Collins, New York School Kindergarten and 1st Grades, 1949-1950

Collins, New York School Kindergarten and First Grades, 1949-1950

In this photo, pictured are the kindergarten and first grade classes of the Collins, New York School in 1949-1950.  My dad, Bruce Babcock, is seated, in the third row from the front, and is the boy wearing the neckerchief and standing next to the teacher.  I can also identify Robin (Johengen) Mentley in the photo – she is seated in the front row, the second girl from the right.  I am familiar with her because her daughter, Heather, went to school with me in Gowanda, New York.  Unfortunately, no one identified any of the people pictured in this photo – I know of only those two individuals.  Additionally, the teacher might be Ms. Schuele, but I’m not sure.  She was one of my nursery school teachers when I was four-years-old.

Collins, New York Fourth and Fifth Grade Classes with Marion Dunlap, 1954-1955

Collins, New York Fourth and Fifth Grade Classes with Marion Dunlap, 1954-1955

This is a photo of my dad’s fourth and fifth grade classes in Collins, New York with Teacher Marion Dunlap from 1954-1955.  My dad, Bruce Babcock, is seated along the front row, the second boy inside from the far side of the photo.  My Grandmother Bernice Gale Briggs Babcock Sprague wrote the names of everyone pictured on the back of the photo.  Sideways, by rows, proceeding from front to back include: row 1: Beverly Martindale; Margaret Armbrust; row 2: Karen Langless; Cary (Cory?) Baldwin; row 3: Shirley Horth; Lavern Parsell; Janet Cohen; Victor Johnson; row 4: Bruce Babcock; Sharon Robeson; Ruth Metzger; Douglas Glass; row 5: Dick McKeon; Paul Meyers; Gary Stewart; Joyce Kerr; Jean Smolarzk; row 6: Rosalind Babinger; Charles Krebs; Larry Frenkel; Bill Baldwin; Herb Simmons; Roberta Erhing; standing, left to right: Marion Dunlap; Lee Fraser; Robin Johengen; Sharon Farner; Warren Farner; Wayne Farner; Mary Alice Carlson.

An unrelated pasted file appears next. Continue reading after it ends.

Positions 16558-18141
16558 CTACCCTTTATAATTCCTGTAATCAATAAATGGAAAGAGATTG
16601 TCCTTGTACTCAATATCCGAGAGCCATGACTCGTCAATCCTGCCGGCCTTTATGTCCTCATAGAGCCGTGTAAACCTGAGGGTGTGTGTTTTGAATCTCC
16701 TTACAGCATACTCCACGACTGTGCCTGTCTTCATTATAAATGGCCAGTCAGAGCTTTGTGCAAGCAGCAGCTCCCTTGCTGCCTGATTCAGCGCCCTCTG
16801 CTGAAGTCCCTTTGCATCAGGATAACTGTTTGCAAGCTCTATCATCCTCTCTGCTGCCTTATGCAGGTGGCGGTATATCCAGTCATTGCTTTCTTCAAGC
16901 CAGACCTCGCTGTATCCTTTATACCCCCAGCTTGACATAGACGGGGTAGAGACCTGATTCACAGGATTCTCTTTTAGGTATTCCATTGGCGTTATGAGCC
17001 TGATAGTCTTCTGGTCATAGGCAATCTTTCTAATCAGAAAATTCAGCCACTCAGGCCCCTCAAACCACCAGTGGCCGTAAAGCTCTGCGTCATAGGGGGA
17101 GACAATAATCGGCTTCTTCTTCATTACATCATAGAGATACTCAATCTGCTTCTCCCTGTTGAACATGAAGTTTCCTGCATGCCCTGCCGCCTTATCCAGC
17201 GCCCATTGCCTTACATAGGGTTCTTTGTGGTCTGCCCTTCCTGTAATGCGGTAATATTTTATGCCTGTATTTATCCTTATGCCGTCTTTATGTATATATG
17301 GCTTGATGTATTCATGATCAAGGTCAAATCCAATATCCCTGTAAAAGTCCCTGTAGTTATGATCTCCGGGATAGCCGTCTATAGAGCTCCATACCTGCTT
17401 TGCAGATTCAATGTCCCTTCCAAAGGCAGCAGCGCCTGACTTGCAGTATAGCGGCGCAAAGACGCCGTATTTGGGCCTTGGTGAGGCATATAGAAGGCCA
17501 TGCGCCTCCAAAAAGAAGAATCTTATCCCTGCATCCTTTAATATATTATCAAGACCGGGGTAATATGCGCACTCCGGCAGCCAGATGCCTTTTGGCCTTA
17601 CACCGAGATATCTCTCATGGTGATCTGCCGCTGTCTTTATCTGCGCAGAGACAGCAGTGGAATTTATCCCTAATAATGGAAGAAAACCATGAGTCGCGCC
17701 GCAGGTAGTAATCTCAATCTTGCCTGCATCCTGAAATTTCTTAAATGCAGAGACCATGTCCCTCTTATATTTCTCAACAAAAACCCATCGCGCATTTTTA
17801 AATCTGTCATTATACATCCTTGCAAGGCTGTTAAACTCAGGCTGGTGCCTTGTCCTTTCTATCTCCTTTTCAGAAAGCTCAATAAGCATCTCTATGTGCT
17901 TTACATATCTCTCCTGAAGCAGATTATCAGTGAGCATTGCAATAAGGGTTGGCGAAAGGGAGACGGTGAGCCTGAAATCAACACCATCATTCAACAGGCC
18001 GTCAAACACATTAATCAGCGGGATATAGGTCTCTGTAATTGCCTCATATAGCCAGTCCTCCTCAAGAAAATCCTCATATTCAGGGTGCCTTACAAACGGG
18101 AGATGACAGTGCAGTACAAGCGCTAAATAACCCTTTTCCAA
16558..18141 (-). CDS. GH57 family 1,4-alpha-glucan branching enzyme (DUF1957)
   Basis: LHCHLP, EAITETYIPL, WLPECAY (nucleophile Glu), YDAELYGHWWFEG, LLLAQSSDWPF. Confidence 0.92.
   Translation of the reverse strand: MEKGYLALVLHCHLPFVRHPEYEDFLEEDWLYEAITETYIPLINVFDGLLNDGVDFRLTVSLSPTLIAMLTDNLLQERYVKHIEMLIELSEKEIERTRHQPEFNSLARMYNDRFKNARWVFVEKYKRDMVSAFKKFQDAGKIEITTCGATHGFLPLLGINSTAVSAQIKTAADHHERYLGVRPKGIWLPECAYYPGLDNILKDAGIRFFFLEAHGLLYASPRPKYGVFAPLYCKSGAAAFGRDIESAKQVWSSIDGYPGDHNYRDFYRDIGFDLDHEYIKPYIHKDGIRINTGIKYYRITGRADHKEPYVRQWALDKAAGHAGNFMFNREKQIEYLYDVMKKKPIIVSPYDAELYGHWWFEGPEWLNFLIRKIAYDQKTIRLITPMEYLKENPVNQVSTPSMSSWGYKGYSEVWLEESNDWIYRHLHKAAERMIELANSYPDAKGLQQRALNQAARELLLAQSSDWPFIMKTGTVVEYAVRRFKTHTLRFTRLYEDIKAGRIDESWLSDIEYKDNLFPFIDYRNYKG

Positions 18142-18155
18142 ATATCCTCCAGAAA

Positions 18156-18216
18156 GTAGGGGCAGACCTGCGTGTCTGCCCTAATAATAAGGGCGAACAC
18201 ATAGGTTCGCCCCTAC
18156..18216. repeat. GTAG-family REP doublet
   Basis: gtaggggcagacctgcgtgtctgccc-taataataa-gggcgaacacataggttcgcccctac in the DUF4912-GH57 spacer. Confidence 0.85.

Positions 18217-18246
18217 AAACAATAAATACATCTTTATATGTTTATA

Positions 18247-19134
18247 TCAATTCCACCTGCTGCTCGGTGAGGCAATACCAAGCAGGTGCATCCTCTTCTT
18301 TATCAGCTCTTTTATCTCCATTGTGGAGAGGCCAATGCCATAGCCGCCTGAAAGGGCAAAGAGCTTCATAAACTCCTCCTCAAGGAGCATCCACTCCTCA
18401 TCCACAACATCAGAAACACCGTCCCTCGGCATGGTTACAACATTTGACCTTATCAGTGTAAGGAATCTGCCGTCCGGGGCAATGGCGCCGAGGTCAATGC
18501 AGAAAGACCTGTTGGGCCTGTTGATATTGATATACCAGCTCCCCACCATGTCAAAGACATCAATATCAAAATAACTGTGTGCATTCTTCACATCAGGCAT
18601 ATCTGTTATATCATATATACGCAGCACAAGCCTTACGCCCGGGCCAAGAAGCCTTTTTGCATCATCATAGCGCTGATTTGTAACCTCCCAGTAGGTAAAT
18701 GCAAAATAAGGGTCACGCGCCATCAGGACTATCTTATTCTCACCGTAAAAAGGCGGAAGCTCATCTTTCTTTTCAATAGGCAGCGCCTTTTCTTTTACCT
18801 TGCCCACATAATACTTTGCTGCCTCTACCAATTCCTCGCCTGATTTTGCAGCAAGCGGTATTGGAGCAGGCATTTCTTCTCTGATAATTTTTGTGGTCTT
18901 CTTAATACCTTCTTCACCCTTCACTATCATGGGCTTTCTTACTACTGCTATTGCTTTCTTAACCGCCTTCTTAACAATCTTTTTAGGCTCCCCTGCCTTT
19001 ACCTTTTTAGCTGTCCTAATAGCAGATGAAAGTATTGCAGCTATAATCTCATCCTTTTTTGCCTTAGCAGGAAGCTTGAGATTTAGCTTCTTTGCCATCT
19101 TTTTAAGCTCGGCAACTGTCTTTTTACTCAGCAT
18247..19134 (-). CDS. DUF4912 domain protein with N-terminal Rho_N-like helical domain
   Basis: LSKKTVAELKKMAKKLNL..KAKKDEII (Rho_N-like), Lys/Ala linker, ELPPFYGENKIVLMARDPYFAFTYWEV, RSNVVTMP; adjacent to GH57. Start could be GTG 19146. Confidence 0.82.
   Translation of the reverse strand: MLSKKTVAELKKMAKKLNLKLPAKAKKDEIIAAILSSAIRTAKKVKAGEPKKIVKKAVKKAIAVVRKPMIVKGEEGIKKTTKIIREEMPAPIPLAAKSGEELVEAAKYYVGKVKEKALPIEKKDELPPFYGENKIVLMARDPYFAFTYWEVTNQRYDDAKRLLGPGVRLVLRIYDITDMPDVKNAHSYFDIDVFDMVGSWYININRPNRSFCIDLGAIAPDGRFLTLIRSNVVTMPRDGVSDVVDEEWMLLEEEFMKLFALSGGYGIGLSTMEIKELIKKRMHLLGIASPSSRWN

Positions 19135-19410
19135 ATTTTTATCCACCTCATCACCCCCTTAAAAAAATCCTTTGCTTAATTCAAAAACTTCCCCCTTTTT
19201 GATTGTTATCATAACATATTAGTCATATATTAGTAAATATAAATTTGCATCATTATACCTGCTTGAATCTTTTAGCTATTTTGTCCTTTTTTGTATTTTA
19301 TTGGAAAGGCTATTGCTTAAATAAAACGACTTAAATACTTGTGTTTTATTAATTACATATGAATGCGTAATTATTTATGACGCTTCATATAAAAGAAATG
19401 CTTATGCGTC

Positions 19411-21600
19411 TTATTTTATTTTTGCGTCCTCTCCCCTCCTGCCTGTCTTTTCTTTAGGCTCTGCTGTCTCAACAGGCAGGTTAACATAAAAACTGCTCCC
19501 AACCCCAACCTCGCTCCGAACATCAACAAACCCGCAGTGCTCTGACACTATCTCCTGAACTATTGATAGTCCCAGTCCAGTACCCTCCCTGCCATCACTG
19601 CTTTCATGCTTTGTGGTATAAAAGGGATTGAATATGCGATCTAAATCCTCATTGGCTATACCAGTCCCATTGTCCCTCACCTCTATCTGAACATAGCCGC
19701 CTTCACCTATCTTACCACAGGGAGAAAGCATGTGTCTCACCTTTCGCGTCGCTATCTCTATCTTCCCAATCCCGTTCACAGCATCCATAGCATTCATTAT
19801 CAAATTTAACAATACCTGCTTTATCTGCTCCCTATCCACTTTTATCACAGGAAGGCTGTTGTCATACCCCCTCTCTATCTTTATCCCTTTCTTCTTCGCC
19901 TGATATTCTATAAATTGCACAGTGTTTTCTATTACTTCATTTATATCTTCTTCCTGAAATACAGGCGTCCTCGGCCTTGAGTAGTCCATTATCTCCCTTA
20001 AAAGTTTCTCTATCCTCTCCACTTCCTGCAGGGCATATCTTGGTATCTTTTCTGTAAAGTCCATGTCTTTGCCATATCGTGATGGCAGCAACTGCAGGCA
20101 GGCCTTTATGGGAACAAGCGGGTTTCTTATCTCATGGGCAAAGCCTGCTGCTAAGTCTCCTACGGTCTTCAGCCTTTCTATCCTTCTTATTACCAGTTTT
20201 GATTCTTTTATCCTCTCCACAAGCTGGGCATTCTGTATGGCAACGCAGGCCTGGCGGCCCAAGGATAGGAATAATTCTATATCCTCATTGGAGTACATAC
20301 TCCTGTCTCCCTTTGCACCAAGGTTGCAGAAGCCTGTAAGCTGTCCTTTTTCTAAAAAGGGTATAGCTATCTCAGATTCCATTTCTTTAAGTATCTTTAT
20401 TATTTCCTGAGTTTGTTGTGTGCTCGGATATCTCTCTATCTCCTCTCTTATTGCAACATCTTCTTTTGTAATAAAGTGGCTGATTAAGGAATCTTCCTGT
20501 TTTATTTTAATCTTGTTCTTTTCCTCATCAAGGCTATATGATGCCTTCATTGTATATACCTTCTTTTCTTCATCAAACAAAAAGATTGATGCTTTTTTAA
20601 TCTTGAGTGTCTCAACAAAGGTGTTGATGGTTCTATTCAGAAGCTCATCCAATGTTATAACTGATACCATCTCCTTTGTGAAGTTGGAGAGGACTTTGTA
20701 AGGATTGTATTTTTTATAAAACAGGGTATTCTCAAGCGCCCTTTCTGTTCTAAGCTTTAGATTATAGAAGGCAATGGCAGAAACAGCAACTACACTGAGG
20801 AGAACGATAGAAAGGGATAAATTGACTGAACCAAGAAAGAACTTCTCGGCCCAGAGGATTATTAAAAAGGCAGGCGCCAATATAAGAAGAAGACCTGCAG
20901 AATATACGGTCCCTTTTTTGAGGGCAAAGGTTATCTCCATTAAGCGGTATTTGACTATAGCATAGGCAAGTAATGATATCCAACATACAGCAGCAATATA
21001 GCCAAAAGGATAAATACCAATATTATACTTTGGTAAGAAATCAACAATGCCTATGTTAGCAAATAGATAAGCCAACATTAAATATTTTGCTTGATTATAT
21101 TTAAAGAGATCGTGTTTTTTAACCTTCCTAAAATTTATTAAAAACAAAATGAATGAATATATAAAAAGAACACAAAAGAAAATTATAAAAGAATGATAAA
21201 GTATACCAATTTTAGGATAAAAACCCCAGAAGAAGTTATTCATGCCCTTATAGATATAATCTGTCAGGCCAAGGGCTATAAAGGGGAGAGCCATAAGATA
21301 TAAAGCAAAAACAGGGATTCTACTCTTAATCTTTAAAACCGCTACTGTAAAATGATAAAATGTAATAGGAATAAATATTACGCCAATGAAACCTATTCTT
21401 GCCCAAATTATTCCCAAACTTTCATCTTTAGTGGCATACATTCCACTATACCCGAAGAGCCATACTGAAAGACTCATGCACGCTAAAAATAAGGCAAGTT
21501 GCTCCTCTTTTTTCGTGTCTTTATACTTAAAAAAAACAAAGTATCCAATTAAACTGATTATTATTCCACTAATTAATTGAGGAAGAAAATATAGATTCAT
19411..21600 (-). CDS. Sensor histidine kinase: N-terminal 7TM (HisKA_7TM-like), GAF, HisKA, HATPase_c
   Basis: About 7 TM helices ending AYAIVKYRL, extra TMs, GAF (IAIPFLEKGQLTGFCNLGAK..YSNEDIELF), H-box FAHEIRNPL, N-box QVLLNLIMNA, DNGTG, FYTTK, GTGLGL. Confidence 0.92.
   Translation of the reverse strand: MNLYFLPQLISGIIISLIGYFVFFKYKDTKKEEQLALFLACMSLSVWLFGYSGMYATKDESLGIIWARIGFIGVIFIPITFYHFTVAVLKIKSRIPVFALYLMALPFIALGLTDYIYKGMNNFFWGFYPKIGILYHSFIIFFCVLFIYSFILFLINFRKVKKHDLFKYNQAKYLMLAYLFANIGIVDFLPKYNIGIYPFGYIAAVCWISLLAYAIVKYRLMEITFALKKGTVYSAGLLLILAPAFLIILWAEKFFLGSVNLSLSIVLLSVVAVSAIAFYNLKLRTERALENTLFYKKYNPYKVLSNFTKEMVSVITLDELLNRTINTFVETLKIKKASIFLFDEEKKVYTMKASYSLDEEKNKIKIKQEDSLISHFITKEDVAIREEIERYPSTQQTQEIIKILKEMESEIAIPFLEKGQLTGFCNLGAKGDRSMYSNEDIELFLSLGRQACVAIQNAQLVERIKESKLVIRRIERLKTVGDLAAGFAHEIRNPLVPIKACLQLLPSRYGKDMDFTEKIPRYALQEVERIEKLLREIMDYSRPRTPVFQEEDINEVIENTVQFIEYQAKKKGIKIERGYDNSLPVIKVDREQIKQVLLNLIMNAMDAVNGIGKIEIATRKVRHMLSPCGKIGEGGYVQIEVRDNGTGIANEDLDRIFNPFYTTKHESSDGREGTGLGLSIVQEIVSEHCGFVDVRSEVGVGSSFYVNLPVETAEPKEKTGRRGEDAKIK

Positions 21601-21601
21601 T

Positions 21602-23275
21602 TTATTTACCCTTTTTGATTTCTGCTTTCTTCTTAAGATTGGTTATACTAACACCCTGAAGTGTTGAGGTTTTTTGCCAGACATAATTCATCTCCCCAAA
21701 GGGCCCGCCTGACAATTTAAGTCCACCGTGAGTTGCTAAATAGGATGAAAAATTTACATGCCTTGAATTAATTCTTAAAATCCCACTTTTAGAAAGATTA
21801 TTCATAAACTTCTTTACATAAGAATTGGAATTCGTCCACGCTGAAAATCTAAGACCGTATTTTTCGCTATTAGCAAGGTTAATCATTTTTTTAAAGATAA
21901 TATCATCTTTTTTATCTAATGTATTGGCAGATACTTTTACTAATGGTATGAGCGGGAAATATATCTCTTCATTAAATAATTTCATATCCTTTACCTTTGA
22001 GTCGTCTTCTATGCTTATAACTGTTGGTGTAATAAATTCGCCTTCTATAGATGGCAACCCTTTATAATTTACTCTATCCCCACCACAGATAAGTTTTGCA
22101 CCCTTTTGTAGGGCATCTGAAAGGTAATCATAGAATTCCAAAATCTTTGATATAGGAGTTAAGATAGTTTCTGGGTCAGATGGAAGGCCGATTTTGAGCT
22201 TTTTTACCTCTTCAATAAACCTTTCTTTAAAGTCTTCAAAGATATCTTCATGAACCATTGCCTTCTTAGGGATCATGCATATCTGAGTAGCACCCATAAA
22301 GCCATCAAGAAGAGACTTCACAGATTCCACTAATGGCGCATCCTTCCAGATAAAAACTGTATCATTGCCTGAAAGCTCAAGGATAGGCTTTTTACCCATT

This summarizes the school photos that I have of several of my ancestors and extended family members, going back three generations to my great grandfather.

Sources:

Family photos and information of Bernice Gale Briggs Babcock Sprague from 1860-1987. Collins, New York.  Currently the Property of Michele Babcock-Nice (2014). Snellville, Georgia.

 

“Society Must Hold Offenders Responsible, Not Punish Victims” (By: Michele Babcock-Nice)

Mother Nature Crying (Retrieved from http://www.free-hdwallpapers.com/wallpaper/abstract/mother-nature-crying/22445, January 11, 2014)

Mother Nature Crying (Retrieved from http://www.free-hdwallpapers.com/wallpaper/abstract/mother-nature-crying/22445, January 11, 2014)

Very often in our society, we are informed of criminal offenders who are held responsible and accountable for their actions.  There are those in our society who work hard to see to it that perpetrators of crimes are brought to justice, that they are removed from the greater society for a period of time, and so that, potentially, they do not commit the same or similar types of crimes in the future.  There are many people, such as a police officers, attorneys, prosecutors, and judges whose hearts and minds are in the right place when it comes to holding responsible and accountable those who commit crimes, particularly violent crimes, including sex crimes.